Earlysville Farmers Market extends season availability!

apples H pumpkins more eggs more pumps

Our vendors have decided to continue the market for as long as possible.  If our customers keep cominguick , are satisfied with what we offer, and the snow is not too deep, nor the temperature too prohibitive, a few of the vendors will continue to set up in the Parish Hall parking lot where we have been during the 2015 season.

We do have the freedom to set up in the Parish Hall building if the weather does pose a problem.

We should have pumpkins, gourds, apples, root vegetables, grass fed beef and chicken, sweet quick breads and other baked goods. Count on seeing relishes, pickles, salsa and jams as well.  We must not forget our EGGS, lots of eggs!

National Farmers Market Week | Farmers Market Coalition


Farmers Markets Preserve Farmland and Rural Livelihoods

What comes to mind when you think about a farmer? For many Americans, farmers exemplify the fundamental essence of our nation’s core values. Entrepreneurship. Industry. Self-sufficiency. Innovation. It’s difficult to understand how anyone who possesses these qualities could find themselves struggling to sustain their livelihood – especially when that livelihood produces what everyone in this country needs everyday: food.

Yet according to the USDA, from 1992 to 2007, 21% of mid-sized farms in the U.S. have seen the fruit of their labor fail and go out of business. In this challenging climate dominated by large corporations, small farmers – most notably young and new farmers – are doing everything they can to maintain a thriving business and keep their livelihood from going belly-up. A 2012 USDA agriculture census illuminated a sobering statistic about the future of farming: there are almost 4 times as many U.S. farmers are over the age of 65 as there are under the age of 35.

However, for the young, new and experienced farmers alike, there is a rapidly growing light at the end of the tunnel in the form of farmers markets. Over the past decade, the increasing demand for fresh, local food has sparked the exponential growth of farmers markets nationwide, while serendipitously expanding the opportunity for small farming enterprises to enter the market, take root and grow. Farmers markets are proving to be the ideal venue for new and young entrepreneurs to cultivate a small, burgeoning business.

So, how are farmers markets supporting small and mid-size farmers?

  • Small-scale farmers use farmers markets as incubators for new enterprises and gain real-time feedback on new crops and varieties.
  • Small and mid-size farmers who sell at farmers markets have nearly a 10 percent greater chance of staying in business than those selling goods through traditional channels.
  • Even small community markets are champions of farmland preservation and farm viability; Georgia’s Lilburn Farmers Market gives 10 farmers an opportunity to grow produce on 500 acres of farmland.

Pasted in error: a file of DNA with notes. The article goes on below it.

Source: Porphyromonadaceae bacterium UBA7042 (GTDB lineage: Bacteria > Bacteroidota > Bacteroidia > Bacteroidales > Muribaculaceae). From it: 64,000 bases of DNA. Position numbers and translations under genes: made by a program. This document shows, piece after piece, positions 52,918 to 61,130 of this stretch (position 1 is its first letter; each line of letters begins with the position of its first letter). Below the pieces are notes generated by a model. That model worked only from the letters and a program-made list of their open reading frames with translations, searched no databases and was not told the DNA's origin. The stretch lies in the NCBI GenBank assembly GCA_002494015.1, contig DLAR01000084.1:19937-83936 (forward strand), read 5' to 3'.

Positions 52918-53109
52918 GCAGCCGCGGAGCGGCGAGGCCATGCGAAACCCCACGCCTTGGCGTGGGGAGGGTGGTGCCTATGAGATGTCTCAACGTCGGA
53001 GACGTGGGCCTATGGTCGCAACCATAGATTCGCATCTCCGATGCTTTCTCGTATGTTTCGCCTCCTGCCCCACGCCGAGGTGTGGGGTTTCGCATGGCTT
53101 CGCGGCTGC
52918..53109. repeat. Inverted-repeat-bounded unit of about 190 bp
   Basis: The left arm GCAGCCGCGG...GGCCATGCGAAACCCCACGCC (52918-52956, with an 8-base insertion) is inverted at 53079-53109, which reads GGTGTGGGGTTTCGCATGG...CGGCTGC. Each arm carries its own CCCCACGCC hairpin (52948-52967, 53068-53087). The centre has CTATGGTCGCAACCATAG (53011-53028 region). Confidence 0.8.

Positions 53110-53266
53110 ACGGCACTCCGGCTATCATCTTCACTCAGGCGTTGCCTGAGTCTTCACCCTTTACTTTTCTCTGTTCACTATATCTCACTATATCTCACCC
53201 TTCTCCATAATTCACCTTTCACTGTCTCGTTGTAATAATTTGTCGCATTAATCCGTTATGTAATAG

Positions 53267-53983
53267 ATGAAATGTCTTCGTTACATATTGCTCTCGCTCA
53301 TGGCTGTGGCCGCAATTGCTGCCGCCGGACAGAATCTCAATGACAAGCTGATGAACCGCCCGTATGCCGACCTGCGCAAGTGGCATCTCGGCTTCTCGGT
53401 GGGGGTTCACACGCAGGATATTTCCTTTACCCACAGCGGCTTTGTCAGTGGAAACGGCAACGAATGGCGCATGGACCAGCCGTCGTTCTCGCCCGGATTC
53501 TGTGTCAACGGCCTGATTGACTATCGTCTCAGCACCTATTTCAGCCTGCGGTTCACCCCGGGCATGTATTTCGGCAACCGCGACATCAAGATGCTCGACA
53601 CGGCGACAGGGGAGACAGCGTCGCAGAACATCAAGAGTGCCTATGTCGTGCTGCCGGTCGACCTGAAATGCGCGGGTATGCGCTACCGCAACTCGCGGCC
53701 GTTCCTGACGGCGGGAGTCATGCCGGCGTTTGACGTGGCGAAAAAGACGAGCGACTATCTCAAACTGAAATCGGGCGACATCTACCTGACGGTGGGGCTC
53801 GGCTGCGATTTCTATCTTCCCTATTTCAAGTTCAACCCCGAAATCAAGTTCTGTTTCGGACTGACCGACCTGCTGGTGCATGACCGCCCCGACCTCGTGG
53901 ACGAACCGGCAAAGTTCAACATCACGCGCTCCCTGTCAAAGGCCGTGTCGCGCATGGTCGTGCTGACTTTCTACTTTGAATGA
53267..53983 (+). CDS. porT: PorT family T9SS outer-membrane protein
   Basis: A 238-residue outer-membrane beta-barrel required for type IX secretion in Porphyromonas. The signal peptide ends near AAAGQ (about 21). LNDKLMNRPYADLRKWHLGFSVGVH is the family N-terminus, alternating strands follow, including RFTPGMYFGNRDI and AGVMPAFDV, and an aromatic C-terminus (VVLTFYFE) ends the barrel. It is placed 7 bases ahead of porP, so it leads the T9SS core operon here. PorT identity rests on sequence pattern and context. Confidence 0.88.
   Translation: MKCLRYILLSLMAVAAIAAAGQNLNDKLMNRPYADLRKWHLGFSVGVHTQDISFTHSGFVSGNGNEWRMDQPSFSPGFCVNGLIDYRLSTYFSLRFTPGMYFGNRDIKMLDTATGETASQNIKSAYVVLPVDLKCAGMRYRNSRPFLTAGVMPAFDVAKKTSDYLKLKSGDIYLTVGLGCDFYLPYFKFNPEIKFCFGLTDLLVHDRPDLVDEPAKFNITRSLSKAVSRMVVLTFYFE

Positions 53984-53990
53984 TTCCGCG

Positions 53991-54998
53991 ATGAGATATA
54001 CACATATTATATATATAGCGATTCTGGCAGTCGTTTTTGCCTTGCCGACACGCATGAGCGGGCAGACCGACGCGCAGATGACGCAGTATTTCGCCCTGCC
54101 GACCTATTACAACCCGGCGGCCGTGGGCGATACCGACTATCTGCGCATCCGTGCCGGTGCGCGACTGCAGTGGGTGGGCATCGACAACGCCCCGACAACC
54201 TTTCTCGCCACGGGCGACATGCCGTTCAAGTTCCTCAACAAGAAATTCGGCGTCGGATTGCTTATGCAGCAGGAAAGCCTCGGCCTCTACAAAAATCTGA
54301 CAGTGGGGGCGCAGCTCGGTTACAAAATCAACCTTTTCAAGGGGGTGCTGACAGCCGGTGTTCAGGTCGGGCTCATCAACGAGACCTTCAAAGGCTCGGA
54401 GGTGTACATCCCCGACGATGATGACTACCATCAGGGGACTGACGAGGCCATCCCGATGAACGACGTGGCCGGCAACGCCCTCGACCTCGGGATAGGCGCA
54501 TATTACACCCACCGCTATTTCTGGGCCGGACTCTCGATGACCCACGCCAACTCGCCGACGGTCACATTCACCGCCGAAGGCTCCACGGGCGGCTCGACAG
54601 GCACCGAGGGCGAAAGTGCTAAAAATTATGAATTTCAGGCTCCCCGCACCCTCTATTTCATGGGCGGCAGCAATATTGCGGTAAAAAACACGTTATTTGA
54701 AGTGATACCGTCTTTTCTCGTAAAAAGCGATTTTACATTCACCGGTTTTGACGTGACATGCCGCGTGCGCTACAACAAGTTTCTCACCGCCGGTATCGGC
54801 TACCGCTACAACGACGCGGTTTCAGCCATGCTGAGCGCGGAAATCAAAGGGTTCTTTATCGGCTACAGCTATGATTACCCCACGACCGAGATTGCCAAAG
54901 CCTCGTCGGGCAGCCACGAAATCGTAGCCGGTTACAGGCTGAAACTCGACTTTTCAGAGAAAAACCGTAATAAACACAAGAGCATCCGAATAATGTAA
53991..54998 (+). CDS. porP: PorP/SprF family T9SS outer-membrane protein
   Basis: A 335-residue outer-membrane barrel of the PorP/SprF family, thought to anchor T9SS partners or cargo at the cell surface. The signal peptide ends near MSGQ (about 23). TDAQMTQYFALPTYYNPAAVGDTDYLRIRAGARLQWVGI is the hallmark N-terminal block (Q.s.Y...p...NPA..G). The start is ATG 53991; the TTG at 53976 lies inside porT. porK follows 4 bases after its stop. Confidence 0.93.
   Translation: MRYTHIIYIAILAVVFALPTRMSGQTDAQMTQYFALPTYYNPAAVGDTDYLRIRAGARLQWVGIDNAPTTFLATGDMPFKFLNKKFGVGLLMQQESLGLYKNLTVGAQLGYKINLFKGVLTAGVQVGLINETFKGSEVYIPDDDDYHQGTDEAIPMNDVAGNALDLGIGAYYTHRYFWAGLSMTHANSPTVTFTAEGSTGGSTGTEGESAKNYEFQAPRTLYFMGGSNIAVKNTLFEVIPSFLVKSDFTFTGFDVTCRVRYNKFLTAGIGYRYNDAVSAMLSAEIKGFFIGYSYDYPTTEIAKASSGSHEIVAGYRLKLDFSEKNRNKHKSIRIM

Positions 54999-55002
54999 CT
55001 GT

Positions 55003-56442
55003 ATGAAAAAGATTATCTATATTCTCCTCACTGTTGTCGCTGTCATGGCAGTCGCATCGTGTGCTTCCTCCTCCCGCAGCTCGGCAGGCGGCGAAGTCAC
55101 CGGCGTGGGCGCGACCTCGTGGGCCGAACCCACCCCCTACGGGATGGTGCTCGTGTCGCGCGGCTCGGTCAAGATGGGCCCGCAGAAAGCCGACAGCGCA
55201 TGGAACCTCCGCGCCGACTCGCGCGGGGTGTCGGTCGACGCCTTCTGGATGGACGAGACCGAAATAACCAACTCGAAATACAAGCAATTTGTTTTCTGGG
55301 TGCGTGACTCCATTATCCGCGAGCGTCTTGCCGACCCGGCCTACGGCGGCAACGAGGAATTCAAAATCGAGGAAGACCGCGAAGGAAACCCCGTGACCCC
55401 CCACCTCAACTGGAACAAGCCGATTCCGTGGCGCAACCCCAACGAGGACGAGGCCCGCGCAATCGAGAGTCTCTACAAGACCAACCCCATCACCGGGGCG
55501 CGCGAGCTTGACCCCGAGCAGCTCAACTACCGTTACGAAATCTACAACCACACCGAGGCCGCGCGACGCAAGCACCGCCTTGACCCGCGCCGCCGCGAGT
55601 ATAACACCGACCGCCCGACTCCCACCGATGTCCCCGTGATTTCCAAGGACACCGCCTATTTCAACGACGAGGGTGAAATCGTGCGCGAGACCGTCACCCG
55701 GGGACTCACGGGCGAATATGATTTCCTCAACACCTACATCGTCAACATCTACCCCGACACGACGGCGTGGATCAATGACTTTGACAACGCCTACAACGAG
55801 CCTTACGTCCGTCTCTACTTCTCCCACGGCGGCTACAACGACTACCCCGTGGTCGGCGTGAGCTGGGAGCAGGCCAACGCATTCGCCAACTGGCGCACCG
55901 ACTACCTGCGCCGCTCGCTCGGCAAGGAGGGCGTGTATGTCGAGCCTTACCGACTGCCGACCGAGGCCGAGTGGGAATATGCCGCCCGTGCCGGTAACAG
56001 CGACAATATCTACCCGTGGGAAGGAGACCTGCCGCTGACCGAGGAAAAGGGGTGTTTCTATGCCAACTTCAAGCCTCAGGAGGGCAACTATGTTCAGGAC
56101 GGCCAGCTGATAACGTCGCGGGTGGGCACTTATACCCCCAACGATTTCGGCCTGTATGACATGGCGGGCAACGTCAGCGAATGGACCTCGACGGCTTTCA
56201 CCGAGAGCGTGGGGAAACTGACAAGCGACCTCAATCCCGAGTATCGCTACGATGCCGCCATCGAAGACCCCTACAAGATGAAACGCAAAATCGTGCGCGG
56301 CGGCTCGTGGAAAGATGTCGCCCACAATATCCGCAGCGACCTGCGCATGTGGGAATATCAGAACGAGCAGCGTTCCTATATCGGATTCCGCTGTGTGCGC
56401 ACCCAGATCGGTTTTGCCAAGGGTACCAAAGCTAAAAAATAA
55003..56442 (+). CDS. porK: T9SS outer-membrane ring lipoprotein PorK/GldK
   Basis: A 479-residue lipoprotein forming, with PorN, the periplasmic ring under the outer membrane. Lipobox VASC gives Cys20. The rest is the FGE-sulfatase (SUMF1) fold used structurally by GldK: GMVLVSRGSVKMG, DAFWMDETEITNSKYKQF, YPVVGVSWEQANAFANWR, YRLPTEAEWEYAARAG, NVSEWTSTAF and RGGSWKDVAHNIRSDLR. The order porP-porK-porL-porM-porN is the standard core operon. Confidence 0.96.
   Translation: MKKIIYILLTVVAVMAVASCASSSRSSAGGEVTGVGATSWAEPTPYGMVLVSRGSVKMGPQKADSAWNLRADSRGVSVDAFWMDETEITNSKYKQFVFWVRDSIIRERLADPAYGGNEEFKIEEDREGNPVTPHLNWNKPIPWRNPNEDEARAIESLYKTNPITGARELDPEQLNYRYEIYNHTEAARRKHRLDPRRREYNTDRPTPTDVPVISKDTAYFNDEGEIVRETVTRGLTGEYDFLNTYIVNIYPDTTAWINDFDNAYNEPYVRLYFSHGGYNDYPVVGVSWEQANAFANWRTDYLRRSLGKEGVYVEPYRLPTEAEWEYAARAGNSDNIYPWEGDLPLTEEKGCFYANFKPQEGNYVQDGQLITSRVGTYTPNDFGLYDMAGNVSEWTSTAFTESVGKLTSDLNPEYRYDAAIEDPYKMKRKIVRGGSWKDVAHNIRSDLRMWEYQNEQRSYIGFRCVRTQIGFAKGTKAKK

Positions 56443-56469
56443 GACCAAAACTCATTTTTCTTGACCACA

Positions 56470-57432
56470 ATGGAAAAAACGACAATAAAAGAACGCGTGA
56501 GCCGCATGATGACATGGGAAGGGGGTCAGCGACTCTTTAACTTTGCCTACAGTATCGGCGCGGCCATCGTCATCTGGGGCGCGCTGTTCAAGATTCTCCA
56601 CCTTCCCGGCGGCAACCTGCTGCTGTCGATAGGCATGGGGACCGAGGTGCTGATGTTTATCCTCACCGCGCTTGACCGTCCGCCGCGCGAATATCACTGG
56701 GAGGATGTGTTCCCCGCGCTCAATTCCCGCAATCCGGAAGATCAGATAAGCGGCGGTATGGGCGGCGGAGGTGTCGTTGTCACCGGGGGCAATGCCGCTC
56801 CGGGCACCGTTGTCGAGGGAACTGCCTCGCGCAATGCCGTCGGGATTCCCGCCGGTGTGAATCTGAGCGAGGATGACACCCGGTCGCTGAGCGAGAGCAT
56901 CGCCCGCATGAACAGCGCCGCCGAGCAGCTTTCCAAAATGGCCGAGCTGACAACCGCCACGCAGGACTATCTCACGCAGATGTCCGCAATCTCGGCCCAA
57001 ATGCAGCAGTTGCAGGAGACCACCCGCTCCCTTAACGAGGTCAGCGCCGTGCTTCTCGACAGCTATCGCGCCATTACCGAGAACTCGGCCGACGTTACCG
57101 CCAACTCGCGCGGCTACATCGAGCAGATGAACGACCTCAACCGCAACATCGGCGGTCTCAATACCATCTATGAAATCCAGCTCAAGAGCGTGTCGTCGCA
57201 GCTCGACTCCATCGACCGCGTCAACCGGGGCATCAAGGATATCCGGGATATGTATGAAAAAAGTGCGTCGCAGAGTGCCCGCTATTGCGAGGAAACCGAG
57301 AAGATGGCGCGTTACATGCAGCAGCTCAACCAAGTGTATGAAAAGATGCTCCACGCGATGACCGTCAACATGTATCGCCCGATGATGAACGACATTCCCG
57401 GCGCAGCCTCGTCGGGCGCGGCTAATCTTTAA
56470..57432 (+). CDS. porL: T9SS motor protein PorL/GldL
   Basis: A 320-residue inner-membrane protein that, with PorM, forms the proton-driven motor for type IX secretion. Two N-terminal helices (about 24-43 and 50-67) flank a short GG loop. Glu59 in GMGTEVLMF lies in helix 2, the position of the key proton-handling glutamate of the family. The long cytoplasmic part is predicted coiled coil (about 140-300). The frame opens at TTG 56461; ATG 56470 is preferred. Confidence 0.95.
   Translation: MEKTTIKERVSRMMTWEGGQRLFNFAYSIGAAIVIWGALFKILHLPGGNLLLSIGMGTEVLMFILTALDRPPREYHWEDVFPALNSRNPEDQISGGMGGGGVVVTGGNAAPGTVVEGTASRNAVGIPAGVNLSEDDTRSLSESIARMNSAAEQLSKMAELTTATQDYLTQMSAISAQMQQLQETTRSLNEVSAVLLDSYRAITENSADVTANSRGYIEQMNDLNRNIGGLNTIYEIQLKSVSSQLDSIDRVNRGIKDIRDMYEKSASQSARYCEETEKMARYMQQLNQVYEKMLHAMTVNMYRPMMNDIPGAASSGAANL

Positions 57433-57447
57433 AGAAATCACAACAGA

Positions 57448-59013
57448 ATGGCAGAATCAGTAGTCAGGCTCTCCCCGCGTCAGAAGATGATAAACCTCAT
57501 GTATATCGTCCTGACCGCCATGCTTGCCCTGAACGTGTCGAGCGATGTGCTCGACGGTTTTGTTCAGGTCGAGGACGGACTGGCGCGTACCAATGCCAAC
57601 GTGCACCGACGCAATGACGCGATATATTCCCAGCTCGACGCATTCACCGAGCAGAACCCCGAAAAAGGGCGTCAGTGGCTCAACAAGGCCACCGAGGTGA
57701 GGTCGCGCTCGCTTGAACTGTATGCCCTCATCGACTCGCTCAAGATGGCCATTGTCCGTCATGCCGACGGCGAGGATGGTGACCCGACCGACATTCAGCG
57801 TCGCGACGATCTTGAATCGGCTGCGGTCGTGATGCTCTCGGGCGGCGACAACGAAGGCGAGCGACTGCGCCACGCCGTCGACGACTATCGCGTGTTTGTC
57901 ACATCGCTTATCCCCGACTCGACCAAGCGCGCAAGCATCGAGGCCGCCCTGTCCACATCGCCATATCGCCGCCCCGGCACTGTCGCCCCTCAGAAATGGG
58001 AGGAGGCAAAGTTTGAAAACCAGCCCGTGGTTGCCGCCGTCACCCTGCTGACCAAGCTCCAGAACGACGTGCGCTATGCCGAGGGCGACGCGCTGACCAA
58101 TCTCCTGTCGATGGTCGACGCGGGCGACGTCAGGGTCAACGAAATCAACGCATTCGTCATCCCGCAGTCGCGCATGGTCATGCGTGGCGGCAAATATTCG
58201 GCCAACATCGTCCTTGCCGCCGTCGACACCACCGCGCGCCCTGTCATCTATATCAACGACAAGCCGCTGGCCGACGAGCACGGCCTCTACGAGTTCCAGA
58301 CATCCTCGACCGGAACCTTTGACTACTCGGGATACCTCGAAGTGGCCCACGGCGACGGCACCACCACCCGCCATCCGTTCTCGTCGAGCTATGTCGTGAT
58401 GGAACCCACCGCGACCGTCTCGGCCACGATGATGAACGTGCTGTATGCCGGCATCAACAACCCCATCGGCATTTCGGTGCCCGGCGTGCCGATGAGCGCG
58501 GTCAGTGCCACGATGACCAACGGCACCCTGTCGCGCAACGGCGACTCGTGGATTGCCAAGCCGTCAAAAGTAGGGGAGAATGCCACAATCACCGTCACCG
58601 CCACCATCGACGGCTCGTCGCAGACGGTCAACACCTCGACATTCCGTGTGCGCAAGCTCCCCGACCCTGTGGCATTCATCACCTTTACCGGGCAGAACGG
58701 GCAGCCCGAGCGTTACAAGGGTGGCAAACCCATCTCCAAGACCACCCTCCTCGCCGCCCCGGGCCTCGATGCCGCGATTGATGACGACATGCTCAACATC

• Eighty percent of farmers market vendors in Iowa, New York, and California said that farmers markets offer them a greater opportunity for business development than any other possible marketing outlet.
  • The seven Seattle farmers markets hosted by the Neighborhood Farmers Market Alliance support 9,491 acres of farmland in diversified production.
  • There are 3.5 times as many U.S. farmers over the age of 65 as there are under 35. Farmers markets provide one of the only low-barrier entry points for new farmers, allowing them to start small as they learn and test the market.
  • 16% of farmers selling at farmers markets are under 35 and 43% have farmed for less than 10 These rates are twice the national rates for all farmers according to the 2012 Ag Census.
  • 50% of farmers selling at farmers markets derive at least half their revenue from farmers market sales.
  • The number of farmers markets operating in winter months has nearly tripled since 2010. The 2,469 markets open in the winter provide an extended opportunity for farmers to do business.

Farmers markets are paving the way for a new generation of farmers – a time-honored profession vital to the preservation of America’s rich farmland and our intrinsic ability to enjoy fresh, local food. What’s more American than your local, small farmer? Let’s just say the runners-up are baseball and apple pie.

Independence Day parade in Earlysville

Our vendors from Sylvanaqua Farms will be participating in the Earlysville July 4th community parade.  They’ll be decorating Chris’s truck with all things farm related including our farmers market signs.  Hopefully we will be able to share a few photos from the event.

Stay tuned!

The distraction of some social media takes it’s toll on the creative aspects of blogging and veggie talk!